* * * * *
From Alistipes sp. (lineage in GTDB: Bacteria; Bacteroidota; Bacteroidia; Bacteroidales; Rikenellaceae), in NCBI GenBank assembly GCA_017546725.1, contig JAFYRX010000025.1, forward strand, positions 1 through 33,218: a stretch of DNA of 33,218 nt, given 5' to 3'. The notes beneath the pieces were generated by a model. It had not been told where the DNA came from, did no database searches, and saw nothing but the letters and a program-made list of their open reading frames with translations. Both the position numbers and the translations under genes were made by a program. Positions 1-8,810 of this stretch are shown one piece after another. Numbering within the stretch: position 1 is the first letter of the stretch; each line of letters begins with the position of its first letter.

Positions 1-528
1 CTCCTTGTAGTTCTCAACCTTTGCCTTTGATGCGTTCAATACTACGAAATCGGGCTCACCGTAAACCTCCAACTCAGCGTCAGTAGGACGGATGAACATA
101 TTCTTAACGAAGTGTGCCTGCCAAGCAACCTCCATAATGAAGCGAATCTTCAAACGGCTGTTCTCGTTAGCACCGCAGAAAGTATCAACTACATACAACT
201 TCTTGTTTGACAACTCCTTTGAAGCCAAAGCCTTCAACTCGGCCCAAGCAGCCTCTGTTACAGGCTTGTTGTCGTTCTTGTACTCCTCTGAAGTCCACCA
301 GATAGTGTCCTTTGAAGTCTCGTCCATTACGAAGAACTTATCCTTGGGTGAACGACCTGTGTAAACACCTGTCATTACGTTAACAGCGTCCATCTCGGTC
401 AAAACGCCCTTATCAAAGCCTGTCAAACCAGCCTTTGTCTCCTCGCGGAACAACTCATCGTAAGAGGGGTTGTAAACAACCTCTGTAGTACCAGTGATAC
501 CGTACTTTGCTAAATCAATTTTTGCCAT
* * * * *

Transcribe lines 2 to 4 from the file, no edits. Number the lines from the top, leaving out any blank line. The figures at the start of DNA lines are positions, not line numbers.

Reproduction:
Positions 1-528
1 CTCCTTGTAGTTCTCAACCTTTGCCTTTGATGCGTTCAATACTACGAAATCGGGCTCACCGTAAACCTCCAACTCAGCGTCAGTAGGACGGATGAACATA
101 TTCTTAACGAAGTGTGCCTGCCAAGCAACCTCCATAATGAAGCGAATCTTCAAACGGCTGTTCTCGTTAGCACCGCAGAAAGTATCAACTACATACAACT